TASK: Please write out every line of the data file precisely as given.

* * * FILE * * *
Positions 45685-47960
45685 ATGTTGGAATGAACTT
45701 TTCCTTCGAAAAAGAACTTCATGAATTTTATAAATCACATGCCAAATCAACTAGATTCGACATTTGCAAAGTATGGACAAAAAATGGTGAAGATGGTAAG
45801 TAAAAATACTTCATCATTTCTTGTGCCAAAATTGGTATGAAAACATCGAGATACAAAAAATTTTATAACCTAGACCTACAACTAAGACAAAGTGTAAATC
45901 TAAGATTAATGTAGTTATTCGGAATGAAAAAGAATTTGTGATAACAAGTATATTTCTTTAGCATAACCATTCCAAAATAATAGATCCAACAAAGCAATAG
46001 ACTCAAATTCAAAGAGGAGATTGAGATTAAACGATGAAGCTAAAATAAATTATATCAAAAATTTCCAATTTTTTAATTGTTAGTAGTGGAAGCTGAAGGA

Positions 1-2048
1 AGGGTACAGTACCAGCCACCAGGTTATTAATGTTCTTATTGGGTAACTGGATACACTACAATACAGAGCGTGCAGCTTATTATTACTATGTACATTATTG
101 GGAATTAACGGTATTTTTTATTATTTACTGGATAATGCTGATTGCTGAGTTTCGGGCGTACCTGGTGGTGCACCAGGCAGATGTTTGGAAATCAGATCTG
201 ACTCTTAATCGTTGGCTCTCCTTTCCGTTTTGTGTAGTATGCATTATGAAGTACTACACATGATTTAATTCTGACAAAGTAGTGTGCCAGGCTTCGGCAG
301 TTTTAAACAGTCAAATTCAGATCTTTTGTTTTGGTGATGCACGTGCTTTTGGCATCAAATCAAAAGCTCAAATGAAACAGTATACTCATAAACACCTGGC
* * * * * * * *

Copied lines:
Positions 45685-47960
45685 ATGTTGGAATGAACTT
45701 TTCCTTCGAAAAAGAACTTCATGAATTTTATAAATCACATGCCAAATCAACTAGATTCGACATTTGCAAAGTATGGACAAAAAATGGTGAAGATGGTAAG
45801 TAAAAATACTTCATCATTTCTTGTGCCAAAATTGGTATGAAAACATCGAGATACAAAAAATTTTATAACCTAGACCTACAACTAAGACAAAGTGTAAATC
45901 TAAGATTAATGTAGTTATTCGGAATGAAAAAGAATTTGTGATAACAAGTATATTTCTTTAGCATAACCATTCCAAAATAATAGATCCAACAAAGCAATAG
46001 ACTCAAATTCAAAGAGGAGATTGAGATTAAACGATGAAGCTAAAATAAATTATATCAAAAATTTCCAATTTTTTAATTGTTAGTAGTGGAAGCTGAAGGA

Positions 1-2048
1 AGGGTACAGTACCAGCCACCAGGTTATTAATGTTCTTATTGGGTAACTGGATACACTACAATACAGAGCGTGCAGCTTATTATTACTATGTACATTATTG
101 GGAATTAACGGTATTTTTTATTATTTACTGGATAATGCTGATTGCTGAGTTTCGGGCGTACCTGGTGGTGCACCAGGCAGATGTTTGGAAATCAGATCTG
201 ACTCTTAATCGTTGGCTCTCCTTTCCGTTTTGTGTAGTATGCATTATGAAGTACTACACATGATTTAATTCTGACAAAGTAGTGTGCCAGGCTTCGGCAG
301 TTTTAAACAGTCAAATTCAGATCTTTTGTTTTGGTGATGCACGTGCTTTTGGCATCAAATCAAAAGCTCAAATGAAACAGTATACTCATAAACACCTGGC